Vice Media offices display the Vice logo in Venice, California.
Mario Tama | Getty Images
Vice Media Group, once the darling of digital media, filed for bankruptcy protection Monday after years of financial trouble.
A consortium of Vice’s lenders, which includes Fortress Investment, Soros Fund Management and Monroe Capital, is seeking to acquire the company following the filing.
The digital media pioneer, once valued at $5.7 billion and known for sites including Vice and Motherboard, was restructuring and cutting work in its global intelligence business in recent months.
The group looking to buy the company will make a $225 million loan offer for most of Vice Media’s assets, the company announced Monday, along with significant commitments.
Vice is one of several digital media and technology companies that have been forced to restructure this year amid a sluggish economy and weak advertising market. Buzzfeed closed its news division last month and announced substantial layoffs.
Launched in Canada in 1994 as a fringe magazine, Vice has expanded worldwide with youth-focused content and a prominent social media presence. However, it endured several years of financial difficulties, as tech giants such as Google and Target siphoned off global ad spend.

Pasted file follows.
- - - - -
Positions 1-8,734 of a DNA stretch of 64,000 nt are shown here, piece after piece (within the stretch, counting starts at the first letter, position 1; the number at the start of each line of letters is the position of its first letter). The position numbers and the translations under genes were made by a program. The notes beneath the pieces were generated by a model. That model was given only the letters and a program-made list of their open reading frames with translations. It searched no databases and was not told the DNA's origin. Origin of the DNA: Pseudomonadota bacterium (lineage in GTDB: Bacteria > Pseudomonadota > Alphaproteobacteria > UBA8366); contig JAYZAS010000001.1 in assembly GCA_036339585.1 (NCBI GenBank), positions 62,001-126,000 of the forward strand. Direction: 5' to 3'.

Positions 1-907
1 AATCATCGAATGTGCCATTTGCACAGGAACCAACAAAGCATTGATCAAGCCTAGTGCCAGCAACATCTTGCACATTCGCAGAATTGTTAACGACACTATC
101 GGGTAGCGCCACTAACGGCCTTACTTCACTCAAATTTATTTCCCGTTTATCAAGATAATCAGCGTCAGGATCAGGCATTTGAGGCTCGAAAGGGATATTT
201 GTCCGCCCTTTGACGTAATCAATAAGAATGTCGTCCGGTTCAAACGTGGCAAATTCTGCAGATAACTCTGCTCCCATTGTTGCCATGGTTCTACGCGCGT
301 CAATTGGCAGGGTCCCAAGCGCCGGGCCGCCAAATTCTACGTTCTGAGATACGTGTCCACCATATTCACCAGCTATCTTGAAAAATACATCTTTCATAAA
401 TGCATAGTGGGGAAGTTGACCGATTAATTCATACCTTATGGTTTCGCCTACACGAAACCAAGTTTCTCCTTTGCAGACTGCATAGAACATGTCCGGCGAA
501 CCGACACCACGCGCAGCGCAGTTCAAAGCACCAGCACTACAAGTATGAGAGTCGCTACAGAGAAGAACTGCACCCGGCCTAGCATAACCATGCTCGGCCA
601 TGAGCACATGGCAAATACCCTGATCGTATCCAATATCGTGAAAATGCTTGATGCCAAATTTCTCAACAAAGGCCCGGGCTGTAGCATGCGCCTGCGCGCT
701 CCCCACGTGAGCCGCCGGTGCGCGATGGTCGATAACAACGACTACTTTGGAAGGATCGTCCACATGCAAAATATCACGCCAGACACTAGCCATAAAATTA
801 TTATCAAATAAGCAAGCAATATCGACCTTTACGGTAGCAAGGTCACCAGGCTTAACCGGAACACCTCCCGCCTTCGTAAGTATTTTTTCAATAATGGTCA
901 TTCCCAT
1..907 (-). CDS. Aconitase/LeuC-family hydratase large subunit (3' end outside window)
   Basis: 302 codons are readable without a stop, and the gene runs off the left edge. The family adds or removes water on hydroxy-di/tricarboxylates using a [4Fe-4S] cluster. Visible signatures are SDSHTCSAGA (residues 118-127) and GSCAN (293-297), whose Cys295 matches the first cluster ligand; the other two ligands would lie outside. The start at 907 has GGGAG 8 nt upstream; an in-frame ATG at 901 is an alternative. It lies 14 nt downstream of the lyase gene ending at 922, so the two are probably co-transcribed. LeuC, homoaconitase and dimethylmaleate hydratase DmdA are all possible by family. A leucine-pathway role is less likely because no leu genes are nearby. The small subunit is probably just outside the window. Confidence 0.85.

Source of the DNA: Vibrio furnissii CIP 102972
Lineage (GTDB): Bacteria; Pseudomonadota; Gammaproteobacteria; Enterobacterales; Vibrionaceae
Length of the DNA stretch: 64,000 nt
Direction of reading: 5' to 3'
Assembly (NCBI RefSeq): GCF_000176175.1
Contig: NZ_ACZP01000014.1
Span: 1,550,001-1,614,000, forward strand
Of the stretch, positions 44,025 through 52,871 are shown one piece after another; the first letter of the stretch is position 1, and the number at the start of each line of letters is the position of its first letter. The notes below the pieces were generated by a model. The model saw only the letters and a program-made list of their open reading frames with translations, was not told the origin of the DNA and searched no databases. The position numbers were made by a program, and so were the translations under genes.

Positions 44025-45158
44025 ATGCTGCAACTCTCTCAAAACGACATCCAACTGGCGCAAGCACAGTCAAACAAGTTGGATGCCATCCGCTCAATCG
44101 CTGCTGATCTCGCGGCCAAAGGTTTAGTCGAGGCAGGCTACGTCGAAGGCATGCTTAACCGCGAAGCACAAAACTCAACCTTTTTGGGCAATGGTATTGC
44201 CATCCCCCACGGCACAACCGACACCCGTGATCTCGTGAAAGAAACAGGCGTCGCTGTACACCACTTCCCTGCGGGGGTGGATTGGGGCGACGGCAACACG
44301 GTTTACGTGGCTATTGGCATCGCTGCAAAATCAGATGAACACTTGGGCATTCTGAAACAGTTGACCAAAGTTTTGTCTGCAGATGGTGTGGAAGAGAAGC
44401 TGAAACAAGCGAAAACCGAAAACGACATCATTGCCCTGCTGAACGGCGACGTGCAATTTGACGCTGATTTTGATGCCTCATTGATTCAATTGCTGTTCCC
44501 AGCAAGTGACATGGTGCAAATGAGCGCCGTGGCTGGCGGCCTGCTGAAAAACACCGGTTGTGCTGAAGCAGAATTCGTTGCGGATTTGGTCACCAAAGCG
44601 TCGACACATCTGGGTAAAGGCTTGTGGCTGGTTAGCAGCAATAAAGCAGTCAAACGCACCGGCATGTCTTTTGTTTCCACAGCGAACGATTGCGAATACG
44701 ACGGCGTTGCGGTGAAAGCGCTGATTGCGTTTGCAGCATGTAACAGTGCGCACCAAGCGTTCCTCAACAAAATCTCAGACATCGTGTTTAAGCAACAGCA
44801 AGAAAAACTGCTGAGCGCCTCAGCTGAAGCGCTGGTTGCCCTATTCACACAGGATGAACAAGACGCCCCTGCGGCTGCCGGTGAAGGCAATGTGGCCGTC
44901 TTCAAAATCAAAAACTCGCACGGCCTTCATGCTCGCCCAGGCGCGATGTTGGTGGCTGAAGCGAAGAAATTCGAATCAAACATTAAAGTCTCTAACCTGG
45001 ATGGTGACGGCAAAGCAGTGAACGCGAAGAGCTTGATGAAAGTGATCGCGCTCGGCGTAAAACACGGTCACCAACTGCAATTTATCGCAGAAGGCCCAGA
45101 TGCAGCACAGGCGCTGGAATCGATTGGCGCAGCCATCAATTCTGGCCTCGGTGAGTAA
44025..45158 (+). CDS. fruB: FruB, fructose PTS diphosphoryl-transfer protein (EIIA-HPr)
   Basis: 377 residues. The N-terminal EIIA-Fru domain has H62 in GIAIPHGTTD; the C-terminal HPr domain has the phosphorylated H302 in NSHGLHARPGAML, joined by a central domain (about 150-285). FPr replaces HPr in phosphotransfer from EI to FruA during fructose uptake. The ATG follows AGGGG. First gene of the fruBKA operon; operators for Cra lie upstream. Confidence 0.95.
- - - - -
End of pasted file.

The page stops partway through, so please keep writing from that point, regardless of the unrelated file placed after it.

To facilitate its sale, Vice filed for Chapter 11 bankruptcy in the U.S. Bankruptcy Court for the Southern District of New York. If the application is approved, other parties will be able to apply for the company. Credit offers allow lenders to exchange secured debt for company assets, rather than paying in cash.
The consortium’s offer includes a $20 million cash commitment to allow Vice’s operations to continue during the sale process. It is expected to close within two to three months, the company said.
Vice said its various multi-platform media brands including Vice News, Vice TV, Pulse Films, Virtue, Refinery29 and iD will continue to operate, while its international entities and Vice TV’s joint venture with A&E are not part of the Chapter 11 filing.
Deputy CEOs Bruce Dixon and Hozefa Lokhandwala said in a statement that the sale process “will strengthen the company and position VICE for long-term growth.”
“We will have new ownership, a simplified capital structure and the ability to operate without legacy liabilities that have burdened our business,” they added.